Sarah Nielsen" />
side bar
Thursday, September 28, 2023

Life + Arts

Maintaining the Riot Grrrl movement

It was a strange thing to see author and historiographer Sara Marcus, a Columbia grad and soon-to-be Princeton doctoral candidate, cursing and stomping and caterwauling in front of a lecture hall, but the UH community was treated to just that.

Her biography of the Riot Grrrl movement, Girls to the Front: The True Story of the Riot Grrrl Revolution, was the focus of her lecture on April 17, and she did feminism’s third wave awesome justice.

The Riot Grrrl revolution, while 20 years in the making, is rarely a topic in the common conversation on feminism.

The anti-corporation and capitalism movement by girls, for girls, and about girls, which continues to influence music, art, publishing, and fashion, to name only a few aspects of 20- and 30-something urban culture, is regularly misrepresented and misunderstood by corporate media and has been since its organic inception in Washington D.C. in the early 1990s.

This issue of misrepresentation was a central focus of Marcus’ lecture, which also depicted some of the core principles of third wave feminist ideology: anti-sexism, anti-corporatism, anti-violence against women, and anti-media manipulations and false representations of the feminine.

These aspects of a movement encompassing so many ideas, concepts, rebellions, and rights were frequently misconstrued during the first Bush administration into a man-hating, lesbian culture based solely on inherently anti-American values, much as the fight for women’s rights and equality is today.

These girls used their right to fight with and against words like slut, ugly and worse — the same words used to degrade women who stand outside the ever-narrowing social norm today.

Marcus succinctly reinforced this idea by encouraging women in the audience and everywhere to “stick to (their) own guns,” while warning us in our time that “if (a movement) turns into nothing but a meme,” then “it can’t affect change.”


Doing it for themselves

The original Riot Grrrls fought over-simplification and corporatization of their purpose and ideas by calling for widespread media blackouts on their goings-on, from coverage of musical performances to grrrl interviews with journalists.

Instead, the Riot Grrrls became their own media, publishing short magazines known as zines and openly mocking the mainstream-proposed and regularly accepted concepts of girlhood.


A grrrl nation: then and now

The original Riot Grrrls gathered en masse, hosting a nationwide conference in August of ’92, just one year after the idea came into existence, in order to create a nationwide space where an all-grrrl community could teach one another skills and endeavor to create their own personality, body politic, and engage in a loud response to what they saw as a perversion of grrrlhood by the American mainstream.

Marcus further tied the oft-misrepresented movement into contemporary events in the Houston music and culture scenes, particularly the development of Girls Rock Camp and its Houston branch, whose executive director is UH’s own Anna Garza.

The Riot Grrrl movement, while having so much to do with a DIY ethos, political stances, and different bands and musicians, also advanced and relied heavily upon their own faculties as a grass-roots movement created to promote and support women everywhere.

Similarly, while GRC was founded in Portland, Ore. by some original Riot Grrrls there, the movement has spread across the country in order to reach into new generations and bring girls up with a sense of pride and accomplishment in their own work.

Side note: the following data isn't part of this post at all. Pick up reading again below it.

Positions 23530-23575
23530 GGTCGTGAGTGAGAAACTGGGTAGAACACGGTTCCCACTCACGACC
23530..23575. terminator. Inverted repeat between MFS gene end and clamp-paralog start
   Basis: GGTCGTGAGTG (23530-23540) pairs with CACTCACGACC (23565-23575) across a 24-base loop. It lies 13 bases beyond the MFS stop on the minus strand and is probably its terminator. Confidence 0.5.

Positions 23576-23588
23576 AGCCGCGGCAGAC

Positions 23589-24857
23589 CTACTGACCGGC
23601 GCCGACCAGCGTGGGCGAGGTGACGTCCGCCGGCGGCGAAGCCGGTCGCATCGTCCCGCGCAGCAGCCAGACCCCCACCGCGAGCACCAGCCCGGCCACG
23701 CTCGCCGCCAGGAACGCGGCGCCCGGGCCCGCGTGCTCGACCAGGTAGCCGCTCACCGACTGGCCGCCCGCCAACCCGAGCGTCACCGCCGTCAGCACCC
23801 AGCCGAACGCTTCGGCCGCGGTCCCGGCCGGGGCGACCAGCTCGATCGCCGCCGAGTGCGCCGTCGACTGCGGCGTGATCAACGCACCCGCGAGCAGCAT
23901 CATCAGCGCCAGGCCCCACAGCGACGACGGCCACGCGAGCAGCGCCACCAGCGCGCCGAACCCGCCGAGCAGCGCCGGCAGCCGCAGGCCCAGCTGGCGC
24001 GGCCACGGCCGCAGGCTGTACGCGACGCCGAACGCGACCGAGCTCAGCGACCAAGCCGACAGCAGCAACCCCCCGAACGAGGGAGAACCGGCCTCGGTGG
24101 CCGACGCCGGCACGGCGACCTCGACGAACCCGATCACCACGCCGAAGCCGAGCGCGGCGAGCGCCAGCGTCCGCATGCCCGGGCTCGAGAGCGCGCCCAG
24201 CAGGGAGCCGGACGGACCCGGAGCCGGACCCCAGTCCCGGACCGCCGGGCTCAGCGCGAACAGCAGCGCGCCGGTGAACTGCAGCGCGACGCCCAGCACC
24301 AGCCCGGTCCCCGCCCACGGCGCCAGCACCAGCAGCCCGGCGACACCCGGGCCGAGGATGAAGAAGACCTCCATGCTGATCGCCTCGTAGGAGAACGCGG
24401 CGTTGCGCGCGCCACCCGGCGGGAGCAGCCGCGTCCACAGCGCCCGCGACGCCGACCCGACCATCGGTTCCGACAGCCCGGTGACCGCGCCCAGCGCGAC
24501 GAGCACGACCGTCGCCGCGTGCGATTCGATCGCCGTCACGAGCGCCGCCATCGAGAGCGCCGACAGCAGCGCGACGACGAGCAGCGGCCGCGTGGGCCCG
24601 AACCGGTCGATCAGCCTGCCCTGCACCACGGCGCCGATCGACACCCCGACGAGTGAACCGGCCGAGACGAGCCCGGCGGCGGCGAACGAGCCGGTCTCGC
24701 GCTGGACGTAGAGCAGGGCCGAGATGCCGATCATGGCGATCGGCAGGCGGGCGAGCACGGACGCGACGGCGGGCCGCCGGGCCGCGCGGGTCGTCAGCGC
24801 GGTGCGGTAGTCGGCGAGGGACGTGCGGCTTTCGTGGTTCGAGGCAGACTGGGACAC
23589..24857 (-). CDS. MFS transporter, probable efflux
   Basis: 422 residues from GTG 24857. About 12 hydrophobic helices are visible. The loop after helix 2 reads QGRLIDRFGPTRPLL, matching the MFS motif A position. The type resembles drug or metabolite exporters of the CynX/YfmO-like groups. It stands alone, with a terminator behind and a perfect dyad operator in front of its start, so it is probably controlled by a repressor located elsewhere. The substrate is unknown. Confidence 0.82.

The camp allows pre-teen and teenaged girls to come together in the creative and empowering process of making music, much as the original Riot Grrrls did in their own gatherings.

One of the key components of the Austin Girls Rock Camp was a young woman named Esme Barrera, who was brutally murdered on New Year’s day of this year. She was close companions with Garza.

I was introduced to Girls Rock Camp in the summer of 2007 by Esme when I lived in Austin. The positive empowerment of young women that she helped make possible through her time with GRC made her senseless death all the more applicable today.


Keeping the riot going

It is clear that Marcus and Garza continue to promote the necessary ideals of the Riot Grrrl movement in a time when women’s rights and dignity continue to be threatened in the American body politic and public.

This is especially true considering the lack of Republican reaffirmation of the International Violence Against Women Act — created smack in the center of the third wave and Riot Grrrl revolution —  and the recall of aspects of Roe v. Wade. The third wave of feminism stands in ever-greater relief as a necessary component in the conversation about women’s rights today.

Our continuance of what the Riot Grrrl revolution stands for is critical, so that sexual and physical endangerment of women will come to an end, in our world, our country, in Texas and on our campus.

If you aren’t convinced, consider the female UH student who was bodily assaulted off-campus by three masked men just hours after Marcus ended her lecture. That student deserves to walk without fear in our world, and without traumatic memories of the assault that she may bear forever. She especially deserves to walk with high dignity because she successfully fought off three men and escaped.

The Riot Grrrl movement exists to promote the end to such violence, and to support women in overcoming the gender bias that still prevails today.

[email protected]

6 Responses to Maintaining the Riot Grrrl movement

Leave a Reply

Your email address will not be published. Required fields are marked *

Back to Top ↑
  • Sign up for our Email Edition

  • Polls

    What about UH will you miss the least this summer?

    View Results

    Loading ... Loading ...